What I Wish Someone Had Told Me About the First Five Years of Marriage

What I Wish Someone Had Told Me About the First Five Years of Marriage

5.0 1
by Roy Petitfils
     
 

Marriages are not self-sustaining and do not survive on autopilot. They require constant attention and intentional effort. But it can be a rewarding effort. It can be an adventure! —from the Introduction

How does a newly married couple make "happily ever after" really happen? Is marital bliss a myth or something truly attainable in the first years of

Overview


Marriages are not self-sustaining and do not survive on autopilot. They require constant attention and intentional effort. But it can be a rewarding effort. It can be an adventure! —from the Introduction

How does a newly married couple make "happily ever after" really happen? Is marital bliss a myth or something truly attainable in the first years of marriage?

Roy Petitfils has spent many hours listening to married couples try to work out their problems. He knows firsthand as a spouse and father of two that to have a lasting, fulfilling and happy married life, a couple needs to plan, work hard, and dedicate themselves to making their marriage work. If couples can make it through the pivotal and life-changing first five years of marriage without a lot of collateral damage, hurt feelings, and miscommunication, then the likelihood of making it through a lifetime together is significantly greater. With stories from friends, clients and his own marriage, Roy Petitfils provides practical—and often humorous—tips for anyone preparing for marriage or already married.

Product Details

ISBN-13:
9780867168532
Publisher:
Franciscan Media
Publication date:
01/18/2010
Pages:
106
Sales rank:
1,139,532
Product dimensions:
5.40(w) x 8.40(h) x 0.50(d)

Meet the Author

ROY PETITFILS is a professional school counselor and administrator at St. Cecilia Catholic School in Broussard, Louisiana. He is a counselor at Pax Renewal Center for Individual, Marriage, and Family Therapy. Author of A Practical Guide to High School Campus Ministry, he writes an internationally syndicated column, "Our Young Church." Roy, his wife, Mindi, and their sons, Maximillian and Benjamin, live in Youngsville, Louisiana, and are active members of Sacred Heart Church in Broussard. Roy served on the Diocesan Pastoral Council for his home diocese of Lafayette.

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What I Wish Someone Had Told Me about the First Five Years of Marriage 5 out of 5 based on 0 ratings. 1 reviews.
CarolBlank More than 1 year ago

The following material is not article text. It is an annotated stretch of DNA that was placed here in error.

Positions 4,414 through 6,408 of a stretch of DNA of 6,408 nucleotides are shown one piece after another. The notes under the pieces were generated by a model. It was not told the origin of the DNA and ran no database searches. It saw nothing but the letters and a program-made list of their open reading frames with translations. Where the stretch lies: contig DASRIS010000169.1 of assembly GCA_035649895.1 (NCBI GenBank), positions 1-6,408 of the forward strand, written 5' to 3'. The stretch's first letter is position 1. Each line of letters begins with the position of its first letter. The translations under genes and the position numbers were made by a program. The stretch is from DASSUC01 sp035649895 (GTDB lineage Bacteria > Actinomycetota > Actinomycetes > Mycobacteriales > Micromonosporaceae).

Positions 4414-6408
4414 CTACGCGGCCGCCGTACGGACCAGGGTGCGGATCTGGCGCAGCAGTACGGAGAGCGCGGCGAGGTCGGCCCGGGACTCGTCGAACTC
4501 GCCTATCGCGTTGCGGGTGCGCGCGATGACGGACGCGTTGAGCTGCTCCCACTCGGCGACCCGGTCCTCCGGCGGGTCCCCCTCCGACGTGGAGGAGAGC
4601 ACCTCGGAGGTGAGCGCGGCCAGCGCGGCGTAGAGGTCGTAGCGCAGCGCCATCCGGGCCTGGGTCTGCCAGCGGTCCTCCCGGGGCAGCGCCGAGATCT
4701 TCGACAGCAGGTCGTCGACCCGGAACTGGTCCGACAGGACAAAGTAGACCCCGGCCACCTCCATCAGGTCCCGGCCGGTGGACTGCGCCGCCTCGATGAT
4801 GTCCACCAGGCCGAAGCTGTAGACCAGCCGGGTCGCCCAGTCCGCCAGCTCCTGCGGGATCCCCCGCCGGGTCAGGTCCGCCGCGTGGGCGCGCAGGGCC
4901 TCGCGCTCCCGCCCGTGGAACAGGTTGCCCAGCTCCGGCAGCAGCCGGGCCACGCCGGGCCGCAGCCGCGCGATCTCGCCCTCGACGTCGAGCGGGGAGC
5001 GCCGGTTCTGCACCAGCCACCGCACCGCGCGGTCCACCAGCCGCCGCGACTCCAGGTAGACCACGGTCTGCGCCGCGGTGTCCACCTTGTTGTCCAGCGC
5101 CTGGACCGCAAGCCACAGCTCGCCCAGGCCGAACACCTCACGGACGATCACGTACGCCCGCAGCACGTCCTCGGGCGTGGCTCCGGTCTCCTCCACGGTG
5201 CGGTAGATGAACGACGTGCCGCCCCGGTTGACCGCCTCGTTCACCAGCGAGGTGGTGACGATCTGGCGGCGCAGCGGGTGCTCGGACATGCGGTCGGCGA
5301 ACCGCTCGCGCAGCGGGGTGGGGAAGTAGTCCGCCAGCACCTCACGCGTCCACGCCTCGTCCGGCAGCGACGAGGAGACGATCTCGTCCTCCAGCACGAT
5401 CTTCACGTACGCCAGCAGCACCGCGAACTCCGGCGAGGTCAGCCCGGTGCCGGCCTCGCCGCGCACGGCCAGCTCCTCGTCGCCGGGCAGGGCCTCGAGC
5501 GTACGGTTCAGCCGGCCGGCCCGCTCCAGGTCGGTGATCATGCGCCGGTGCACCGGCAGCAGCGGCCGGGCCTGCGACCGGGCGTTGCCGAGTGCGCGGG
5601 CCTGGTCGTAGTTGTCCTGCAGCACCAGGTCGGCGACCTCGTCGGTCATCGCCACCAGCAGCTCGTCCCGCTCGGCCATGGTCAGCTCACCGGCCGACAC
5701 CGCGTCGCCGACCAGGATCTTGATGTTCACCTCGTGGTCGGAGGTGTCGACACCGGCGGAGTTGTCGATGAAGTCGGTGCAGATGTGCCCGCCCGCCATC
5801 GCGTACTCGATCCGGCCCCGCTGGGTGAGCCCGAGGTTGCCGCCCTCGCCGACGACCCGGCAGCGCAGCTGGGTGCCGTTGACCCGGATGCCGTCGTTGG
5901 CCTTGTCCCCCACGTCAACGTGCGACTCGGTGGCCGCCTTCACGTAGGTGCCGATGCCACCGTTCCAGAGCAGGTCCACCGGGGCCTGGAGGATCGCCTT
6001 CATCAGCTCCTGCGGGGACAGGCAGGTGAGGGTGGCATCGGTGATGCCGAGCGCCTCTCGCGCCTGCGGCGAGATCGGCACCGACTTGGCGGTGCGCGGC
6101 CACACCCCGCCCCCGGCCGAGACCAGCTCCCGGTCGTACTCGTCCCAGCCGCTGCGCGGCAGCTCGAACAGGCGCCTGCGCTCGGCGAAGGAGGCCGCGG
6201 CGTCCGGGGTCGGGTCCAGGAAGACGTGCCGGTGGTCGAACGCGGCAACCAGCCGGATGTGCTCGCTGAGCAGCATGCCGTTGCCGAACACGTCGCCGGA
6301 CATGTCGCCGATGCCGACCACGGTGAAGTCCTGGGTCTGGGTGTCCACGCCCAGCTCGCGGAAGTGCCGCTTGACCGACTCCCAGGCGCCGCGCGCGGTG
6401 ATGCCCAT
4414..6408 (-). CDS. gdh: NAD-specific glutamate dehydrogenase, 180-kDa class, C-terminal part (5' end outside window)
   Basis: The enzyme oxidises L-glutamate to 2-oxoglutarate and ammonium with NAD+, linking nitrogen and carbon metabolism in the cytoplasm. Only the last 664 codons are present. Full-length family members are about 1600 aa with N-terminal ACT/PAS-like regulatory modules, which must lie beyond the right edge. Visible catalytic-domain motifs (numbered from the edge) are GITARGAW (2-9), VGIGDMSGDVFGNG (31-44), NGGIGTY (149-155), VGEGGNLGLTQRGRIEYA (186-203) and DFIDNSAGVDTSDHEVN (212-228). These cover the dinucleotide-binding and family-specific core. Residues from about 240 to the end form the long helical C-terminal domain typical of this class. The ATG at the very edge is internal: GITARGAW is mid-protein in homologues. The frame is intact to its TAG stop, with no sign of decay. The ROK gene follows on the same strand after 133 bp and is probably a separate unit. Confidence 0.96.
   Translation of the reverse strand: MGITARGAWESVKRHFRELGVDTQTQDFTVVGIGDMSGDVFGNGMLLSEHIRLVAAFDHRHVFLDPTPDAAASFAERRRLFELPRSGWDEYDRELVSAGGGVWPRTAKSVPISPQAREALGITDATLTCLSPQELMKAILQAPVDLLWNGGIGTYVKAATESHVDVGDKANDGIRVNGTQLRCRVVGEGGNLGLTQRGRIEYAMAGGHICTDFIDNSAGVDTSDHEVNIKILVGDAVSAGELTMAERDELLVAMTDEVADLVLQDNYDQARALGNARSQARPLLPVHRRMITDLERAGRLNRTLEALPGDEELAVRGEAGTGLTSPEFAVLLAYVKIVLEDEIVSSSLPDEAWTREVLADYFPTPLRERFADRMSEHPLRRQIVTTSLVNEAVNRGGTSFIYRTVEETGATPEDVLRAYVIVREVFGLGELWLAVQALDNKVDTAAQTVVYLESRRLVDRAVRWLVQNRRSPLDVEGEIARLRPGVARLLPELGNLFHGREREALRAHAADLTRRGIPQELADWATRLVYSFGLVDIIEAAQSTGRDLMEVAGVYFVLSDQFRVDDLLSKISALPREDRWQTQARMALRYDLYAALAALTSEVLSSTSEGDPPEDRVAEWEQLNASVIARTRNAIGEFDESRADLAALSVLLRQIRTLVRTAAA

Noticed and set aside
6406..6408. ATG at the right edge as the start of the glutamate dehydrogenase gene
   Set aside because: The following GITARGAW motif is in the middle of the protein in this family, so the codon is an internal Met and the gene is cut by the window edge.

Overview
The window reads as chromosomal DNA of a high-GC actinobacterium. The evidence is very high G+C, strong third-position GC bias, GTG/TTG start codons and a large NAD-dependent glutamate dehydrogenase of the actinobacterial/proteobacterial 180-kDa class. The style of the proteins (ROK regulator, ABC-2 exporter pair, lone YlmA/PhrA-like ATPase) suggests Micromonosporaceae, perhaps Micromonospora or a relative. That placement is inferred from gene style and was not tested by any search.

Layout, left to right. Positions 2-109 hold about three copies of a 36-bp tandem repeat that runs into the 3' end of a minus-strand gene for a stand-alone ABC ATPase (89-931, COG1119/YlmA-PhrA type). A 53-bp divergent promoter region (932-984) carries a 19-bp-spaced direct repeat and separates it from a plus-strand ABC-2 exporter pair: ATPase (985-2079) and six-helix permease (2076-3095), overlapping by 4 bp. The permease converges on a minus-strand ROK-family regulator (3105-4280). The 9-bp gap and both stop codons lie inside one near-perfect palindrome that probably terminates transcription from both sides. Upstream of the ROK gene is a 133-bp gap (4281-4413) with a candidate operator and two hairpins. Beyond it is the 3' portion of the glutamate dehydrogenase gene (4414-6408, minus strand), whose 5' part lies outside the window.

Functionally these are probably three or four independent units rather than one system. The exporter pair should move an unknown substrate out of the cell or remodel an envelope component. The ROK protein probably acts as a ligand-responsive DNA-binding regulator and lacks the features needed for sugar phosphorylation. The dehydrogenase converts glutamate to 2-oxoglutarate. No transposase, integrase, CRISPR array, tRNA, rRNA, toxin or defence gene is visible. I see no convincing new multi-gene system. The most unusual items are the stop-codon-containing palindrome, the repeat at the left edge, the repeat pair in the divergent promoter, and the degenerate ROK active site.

Through his own marriage and his work as a couples therapist, author Roy Petitfils has learned that relationships succeed not because things work out, but because couples work things out. "Marriages are not self-sustaining and do not survive on autopilot," he writes. He explains the "big deal" about the first five years is that during this period couples make major decisions on such issues as lifestyle, career, and finances. His book is not designed to take the place of marriage therapy or marriage prep courses and programs. Instead, its goal is to bring hope and inspiration to readers as they look at ways real couples work on their marriages. The content is upbeat and up to date, with frequent references to current culture. A chapter entitled "The Real Amazing Race" contains the quotation: "Show me your checkbook and your calendar and I'll tell you what your priorities are." Petitfils offers several time management exercises. Identifying priorities is a two-step process of listing what is important in your life then ranking the items numerically. Petitfils provides his personal random and numbered lists, reminding readers that the important thing is honesty. "It is no good to arrange our priorities the way we think our spouse wants to hear them or the way we think they should be." The tracking time exercise consists of a daily log of what you do and how long it takes. "Becoming aware of the incongruence between what we value and how we spend our time" can motivate us to refocus and realign, Petitfils writes. Once these individual exercises are complete, it's time for the spouses to "get in sync" by discussing results and, possibly, making a joint list. Staying in sync is the next step. One couple sets aside 30 minutes each Sunday evening for prayer and planning. They review three categories: material goods, family to-do list, and personal goals. In this section Petitfils examines pros and cons of group organizing devices, from a calendar on the fridge to a digital scheduler. The chapter's scripture selection is Ecclesiastes 3: 1-8 "For everything there is a season."